A major effort at climate change adaptation is underway in California as well as other urban areas that are experiencing or are likely to feel the early effects from climate change. Prolonged droughts consistent with the impacts of climate change are being seen in Beijing, Southwestern North America (Mexico City/ LA, etc.) and urban areas in Southeast Australia.
As Maude Barlow (above) writes in her 2008 book Blue Covenant, cities are becoming hotspots not only for suffering from the effects of water shortages, but in many cases urbanization may be actually creating or exacerbating the severity of drought:
Massive urbanization causes the hydrologic cycle to not function correctly because rain needs to fall back on green stuff -- vegetation and grass -- so that the process can repeat itself. Or we are sending huge amounts of water from large watersheds to megacities and some of them are 10 to 20 million people, and if those cities are on the ocean, some of that water gets dumped into the ocean. It is not returned to the cycle.
Adaptation strategies will focus on preparing government, business and citizens for extreme heat events, wildfires (including urban/suburban wildfires), disease, and large-scale migration of populations from impacted areas. Some of the efforts will involve education and community outreach, such as Chicago's efforts to alert the elderly and handicapped to imminent heat waves, or having people check on others that may be vulnerable when conditions warrant. Other measures will require huge chunks of investments in urban public and private infrastructure to prevent coastal flooding and to store dwindling seasonal water supplies, while health care professionals are likely to be first responders to new climate change-boosted disease outbreaks, such as dengue fever. The military is also likely to be added to the mix of climate change adaptation actors.
7. End of Cheap Oil/ Onset of Fossil Fuel Shortages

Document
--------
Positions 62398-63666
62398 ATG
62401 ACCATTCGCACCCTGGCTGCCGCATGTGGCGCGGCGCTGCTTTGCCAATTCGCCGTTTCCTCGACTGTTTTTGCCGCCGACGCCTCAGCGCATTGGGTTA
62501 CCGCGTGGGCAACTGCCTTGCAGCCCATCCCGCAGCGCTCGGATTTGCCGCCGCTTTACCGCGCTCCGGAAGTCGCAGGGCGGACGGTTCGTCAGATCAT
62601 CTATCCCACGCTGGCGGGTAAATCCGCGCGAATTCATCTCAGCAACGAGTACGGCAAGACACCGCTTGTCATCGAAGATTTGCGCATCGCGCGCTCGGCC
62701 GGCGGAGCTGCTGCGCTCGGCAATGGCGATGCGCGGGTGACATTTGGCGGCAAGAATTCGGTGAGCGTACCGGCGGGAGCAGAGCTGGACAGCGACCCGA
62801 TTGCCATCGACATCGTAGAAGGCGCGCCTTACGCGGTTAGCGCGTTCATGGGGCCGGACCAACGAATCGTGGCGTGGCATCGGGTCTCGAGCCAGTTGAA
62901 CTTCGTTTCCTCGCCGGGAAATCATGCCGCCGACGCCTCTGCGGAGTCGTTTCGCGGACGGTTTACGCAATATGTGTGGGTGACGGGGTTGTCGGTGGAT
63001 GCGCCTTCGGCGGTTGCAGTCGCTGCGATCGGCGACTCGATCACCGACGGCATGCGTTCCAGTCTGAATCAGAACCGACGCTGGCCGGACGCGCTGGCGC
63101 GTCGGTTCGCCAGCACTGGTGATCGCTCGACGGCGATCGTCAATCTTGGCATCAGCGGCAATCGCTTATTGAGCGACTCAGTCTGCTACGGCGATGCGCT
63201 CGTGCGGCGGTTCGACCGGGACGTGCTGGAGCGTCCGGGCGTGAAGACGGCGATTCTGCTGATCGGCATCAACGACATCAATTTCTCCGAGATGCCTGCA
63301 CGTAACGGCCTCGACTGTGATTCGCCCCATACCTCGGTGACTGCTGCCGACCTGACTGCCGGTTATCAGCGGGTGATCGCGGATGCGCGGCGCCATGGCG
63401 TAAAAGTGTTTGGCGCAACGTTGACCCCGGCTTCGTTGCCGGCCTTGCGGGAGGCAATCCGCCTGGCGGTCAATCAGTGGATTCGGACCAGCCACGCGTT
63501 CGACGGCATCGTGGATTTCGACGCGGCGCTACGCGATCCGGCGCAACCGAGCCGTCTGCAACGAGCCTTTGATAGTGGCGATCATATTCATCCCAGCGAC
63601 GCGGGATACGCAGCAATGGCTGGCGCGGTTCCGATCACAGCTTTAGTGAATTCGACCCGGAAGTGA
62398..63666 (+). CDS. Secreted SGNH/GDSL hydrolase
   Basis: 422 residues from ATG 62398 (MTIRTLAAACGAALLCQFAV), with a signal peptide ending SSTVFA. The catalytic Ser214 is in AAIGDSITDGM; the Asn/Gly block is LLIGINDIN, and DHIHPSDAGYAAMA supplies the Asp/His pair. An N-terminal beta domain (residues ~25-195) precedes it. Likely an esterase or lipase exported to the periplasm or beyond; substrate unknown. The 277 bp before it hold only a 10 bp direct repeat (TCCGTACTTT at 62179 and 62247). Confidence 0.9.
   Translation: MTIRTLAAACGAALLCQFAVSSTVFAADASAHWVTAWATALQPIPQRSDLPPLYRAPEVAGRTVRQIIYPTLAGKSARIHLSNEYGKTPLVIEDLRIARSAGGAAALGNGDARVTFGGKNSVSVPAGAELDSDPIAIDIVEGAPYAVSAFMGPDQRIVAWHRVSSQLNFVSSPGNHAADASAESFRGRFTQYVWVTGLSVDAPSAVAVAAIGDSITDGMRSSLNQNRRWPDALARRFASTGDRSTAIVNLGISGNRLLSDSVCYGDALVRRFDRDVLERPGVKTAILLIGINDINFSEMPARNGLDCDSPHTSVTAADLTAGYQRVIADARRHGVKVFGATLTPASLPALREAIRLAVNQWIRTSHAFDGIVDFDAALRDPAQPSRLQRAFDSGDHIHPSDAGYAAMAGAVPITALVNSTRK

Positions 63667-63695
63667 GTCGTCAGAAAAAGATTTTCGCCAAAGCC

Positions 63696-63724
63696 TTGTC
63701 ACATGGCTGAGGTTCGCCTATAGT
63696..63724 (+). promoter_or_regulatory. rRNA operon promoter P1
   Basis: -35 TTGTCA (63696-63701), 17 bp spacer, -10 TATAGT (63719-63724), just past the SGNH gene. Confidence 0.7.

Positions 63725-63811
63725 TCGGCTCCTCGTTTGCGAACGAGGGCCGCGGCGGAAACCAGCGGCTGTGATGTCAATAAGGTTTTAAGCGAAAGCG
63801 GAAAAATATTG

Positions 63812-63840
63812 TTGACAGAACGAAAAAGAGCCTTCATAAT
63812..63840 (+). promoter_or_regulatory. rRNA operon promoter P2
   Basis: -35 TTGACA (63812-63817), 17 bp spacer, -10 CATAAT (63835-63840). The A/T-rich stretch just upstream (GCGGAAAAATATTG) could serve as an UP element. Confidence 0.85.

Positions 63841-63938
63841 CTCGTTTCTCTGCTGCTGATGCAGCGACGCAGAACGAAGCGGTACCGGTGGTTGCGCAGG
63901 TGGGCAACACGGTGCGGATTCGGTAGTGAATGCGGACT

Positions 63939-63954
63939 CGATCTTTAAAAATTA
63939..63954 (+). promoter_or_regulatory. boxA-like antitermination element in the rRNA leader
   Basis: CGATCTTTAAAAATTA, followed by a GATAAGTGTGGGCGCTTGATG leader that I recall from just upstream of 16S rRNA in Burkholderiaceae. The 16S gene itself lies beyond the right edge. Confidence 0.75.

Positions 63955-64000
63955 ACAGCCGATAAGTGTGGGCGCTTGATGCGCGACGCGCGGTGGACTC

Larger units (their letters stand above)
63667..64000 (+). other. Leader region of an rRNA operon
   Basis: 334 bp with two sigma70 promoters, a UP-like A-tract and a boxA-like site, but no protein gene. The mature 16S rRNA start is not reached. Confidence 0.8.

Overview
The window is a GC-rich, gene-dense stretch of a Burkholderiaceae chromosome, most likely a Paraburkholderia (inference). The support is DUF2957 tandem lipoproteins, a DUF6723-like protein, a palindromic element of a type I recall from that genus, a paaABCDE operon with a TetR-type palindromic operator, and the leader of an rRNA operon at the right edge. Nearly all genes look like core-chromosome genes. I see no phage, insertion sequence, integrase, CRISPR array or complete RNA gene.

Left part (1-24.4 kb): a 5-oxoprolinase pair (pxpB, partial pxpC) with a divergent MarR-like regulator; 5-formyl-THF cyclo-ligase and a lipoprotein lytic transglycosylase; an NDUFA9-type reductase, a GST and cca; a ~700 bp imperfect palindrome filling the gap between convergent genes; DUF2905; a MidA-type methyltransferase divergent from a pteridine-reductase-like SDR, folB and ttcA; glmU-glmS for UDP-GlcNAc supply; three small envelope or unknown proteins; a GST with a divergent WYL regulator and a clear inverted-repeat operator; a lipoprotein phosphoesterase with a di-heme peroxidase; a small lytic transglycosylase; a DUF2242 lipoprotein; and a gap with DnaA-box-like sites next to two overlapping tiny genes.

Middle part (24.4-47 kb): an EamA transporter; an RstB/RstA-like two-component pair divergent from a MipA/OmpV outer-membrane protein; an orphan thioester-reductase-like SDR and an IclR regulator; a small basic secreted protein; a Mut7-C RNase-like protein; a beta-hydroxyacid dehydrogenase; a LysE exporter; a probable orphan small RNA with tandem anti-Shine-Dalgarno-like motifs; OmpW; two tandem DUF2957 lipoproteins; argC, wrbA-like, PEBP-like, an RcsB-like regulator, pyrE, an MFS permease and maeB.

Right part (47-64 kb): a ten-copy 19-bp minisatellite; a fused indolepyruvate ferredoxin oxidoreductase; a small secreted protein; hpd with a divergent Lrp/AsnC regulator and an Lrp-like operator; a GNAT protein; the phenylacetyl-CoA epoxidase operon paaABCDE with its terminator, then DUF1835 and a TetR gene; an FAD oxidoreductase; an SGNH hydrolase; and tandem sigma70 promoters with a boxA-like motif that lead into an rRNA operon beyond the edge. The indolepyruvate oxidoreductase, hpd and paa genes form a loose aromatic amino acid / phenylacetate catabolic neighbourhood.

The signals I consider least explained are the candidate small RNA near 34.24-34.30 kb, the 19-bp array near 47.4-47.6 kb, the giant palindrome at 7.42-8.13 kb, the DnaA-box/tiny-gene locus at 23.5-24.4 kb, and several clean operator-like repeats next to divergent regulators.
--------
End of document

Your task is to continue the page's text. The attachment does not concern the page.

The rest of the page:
Time Period: 2012-2019
Besides fresh water, oil is the most threatened increasingly imported resource in developed economies. Energy shortages or supply disruptions are expected to continue to develop because of political acts, terrorism, warfare and natural disasters. The issue is not that the reserves are "running out," but that getting at the remaining oil in a cost-effective manner is becoming increasingly more difficult, as has been outlined in multiple books by author Richard Heinberg (The Party's Over, Peak Everything) and others. As former Shell Oil CEO Jeroen van der Veer said in a 2008 email to employees, "Shell estimates that after 2015, supplies of easy-to-access oil and gas will no longer keep up with demand." Add the coming impacts of global climate change regulations to the scarce oil equation (see Trends numbers 2 and 5 in this post), and oil will continue to be an unpredictable flashpoint for the world economy. In 2007-2008, rapidly rising oil prices helped trigger a deep world recession; during the next decade oil may set off a chain of economic and civil events that could be far more severe.
With market uncertainty for oil prices and oil supplies, this new decade will witness the sunset of exurban-style automotive dependant sprawl in the United States and in many overseas copycat developments, particularly Asia. The overbuilt market for large, totally car-dependent single family homes in outer suburbia is expected by even some developers to not be viable for almost a decade, even if oil prices and supply stay relatively stable. A prolonged recurrence of oil prices above $100-150 a barrel will drive a stake through the heart of the exurban car-only model of real estate speculation, and will hit many other elements (food, imported goods, oil-based products) of the Western economy.
8. Focus on Urban Agriculture and Foodsheds
Time Period: 2012-2019